If you’re a business owner who’s been blessed with a windowed storefront, you have probably already been considering the ways this building design affects your business. With a windowed storefront, your reception area is on display, which gives tidy and stylish business owners an opportunity to attract outsiders in a way that opaque-walled companies can’t. Windowed storefronts also mean display opportunities for seasonal brands, sale items, and store announcements; you dedicate the first few square feet of interior wall space to displays, and you get a perennial billboard ad to inform passing foot traffic.
One aspect of windowed storefront that is often mishandled is signage. Choosing the wrong sign not only leaves passersby impassive, it blocks the precious window “billboard” space you’d otherwise use to showcase your interior and promote! If you’re going to consume windowed frontage, make every inch count; the Sign World team offers some tips to maximize window signage with decals.
Know Your Decal Options
* Decals can be used indoors or outdoors. Decide what’s best for you given your light and weather conditions.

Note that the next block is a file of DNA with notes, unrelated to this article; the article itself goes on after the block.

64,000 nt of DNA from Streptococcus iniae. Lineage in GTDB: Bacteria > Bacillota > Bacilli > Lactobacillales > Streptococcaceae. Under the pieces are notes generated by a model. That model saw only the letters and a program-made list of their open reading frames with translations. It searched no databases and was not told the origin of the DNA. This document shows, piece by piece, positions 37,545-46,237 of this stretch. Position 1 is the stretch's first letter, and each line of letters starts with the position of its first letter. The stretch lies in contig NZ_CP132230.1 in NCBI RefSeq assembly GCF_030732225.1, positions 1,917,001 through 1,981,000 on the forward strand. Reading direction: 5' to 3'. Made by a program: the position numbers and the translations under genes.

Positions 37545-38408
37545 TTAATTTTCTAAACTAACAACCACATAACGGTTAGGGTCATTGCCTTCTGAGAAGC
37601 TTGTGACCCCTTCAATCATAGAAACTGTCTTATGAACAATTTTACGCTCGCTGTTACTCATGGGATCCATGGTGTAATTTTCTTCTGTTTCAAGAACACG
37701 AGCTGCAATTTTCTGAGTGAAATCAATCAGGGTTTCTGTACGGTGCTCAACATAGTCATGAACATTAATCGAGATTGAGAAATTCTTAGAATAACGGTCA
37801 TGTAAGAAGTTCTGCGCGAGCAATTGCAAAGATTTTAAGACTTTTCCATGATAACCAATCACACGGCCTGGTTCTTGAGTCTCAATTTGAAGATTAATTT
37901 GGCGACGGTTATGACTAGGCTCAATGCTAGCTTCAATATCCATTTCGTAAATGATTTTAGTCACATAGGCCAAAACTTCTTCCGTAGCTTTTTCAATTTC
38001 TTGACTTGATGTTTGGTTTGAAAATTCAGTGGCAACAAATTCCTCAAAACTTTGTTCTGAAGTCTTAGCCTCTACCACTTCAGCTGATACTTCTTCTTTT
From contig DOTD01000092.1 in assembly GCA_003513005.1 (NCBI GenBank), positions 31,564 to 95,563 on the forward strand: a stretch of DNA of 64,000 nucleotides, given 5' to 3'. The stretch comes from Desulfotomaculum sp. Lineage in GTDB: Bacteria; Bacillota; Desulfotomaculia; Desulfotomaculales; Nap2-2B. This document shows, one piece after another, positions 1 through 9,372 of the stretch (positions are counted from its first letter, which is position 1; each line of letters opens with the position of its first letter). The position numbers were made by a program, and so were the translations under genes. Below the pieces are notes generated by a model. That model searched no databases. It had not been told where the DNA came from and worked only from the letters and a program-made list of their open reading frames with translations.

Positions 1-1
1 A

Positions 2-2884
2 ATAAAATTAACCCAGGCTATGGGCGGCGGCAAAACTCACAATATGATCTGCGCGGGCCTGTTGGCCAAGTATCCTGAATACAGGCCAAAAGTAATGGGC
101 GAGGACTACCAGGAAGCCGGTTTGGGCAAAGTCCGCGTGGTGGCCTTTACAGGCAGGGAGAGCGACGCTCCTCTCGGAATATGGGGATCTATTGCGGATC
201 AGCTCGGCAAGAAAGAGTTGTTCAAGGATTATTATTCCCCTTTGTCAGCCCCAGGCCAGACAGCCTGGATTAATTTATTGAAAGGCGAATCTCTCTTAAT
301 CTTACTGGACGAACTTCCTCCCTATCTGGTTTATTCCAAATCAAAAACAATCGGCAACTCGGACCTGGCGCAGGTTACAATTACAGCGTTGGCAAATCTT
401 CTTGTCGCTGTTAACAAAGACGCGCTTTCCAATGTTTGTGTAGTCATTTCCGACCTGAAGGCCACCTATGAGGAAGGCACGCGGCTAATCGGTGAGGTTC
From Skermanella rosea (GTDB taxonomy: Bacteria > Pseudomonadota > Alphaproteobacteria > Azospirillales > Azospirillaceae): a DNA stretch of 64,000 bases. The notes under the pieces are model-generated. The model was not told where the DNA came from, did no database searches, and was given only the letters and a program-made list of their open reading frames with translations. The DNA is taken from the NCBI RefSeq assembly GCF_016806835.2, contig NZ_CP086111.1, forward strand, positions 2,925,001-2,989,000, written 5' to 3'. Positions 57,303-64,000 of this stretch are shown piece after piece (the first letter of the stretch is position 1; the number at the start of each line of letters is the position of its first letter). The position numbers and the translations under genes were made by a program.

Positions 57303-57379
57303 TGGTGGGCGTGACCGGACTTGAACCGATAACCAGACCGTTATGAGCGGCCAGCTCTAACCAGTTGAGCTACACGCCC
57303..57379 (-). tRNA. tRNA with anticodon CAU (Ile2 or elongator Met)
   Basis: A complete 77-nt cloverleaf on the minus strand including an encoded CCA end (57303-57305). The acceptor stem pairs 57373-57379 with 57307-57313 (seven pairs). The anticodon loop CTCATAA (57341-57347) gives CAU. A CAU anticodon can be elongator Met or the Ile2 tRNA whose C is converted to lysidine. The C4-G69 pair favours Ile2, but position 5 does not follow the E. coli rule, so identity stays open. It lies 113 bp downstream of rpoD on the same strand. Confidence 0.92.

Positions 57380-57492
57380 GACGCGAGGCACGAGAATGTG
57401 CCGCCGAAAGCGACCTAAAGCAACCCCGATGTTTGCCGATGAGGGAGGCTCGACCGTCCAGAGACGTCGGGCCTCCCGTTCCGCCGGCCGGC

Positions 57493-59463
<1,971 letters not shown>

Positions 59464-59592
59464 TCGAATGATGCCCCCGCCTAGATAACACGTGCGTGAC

* Decals will last about three years if properly maintained. Keep this in mind when ordering your prints. However, be careful about buying in bulk. After doing so, some business owners decide to update or alter their decal signage, and their outdated decals either go into the garbage or gather dust in storage.
* Decals can be clear or opaque. Clear decals might be useful for business owners trying to conserve precious window space, while opaque is a more striking option best used for logos and important messages. Perforated decals are also an option. Using specially designed micro-punctures, they become opaque from the outside, but translucent from the inside. Finally, frosted decals are somewhere in between clear and opaque, allowing some light through, while still creating a distorting, foggy effect.
What Color Should I Chose?
Though this question is ultimately up to the individual business owner, there are some standard guidelines you can use to inform your selection.
When using clear decals for stand-alone text, most experts recommend a white font. This is thought to offer the greatest balance of contrast and readability.
But white’s not your only option. As a general rule, try to pick colors that cause the window’s hue and the lettering to contrast as vividly as possible. Blue, purple, and black are sometimes tough to make out on a shaded window; whites and yellows offer excellent contrasts.
Black lettering can be very effective for indoor signage. Well-lit, indoor areas like office interiors are perfect for black lettering.
Opaque decals give you many more color options. They will naturally have a white background, which allows basically any color to clash drastically. In contrast to clear decal color recommendations, dark colors are usually best for opaque decals.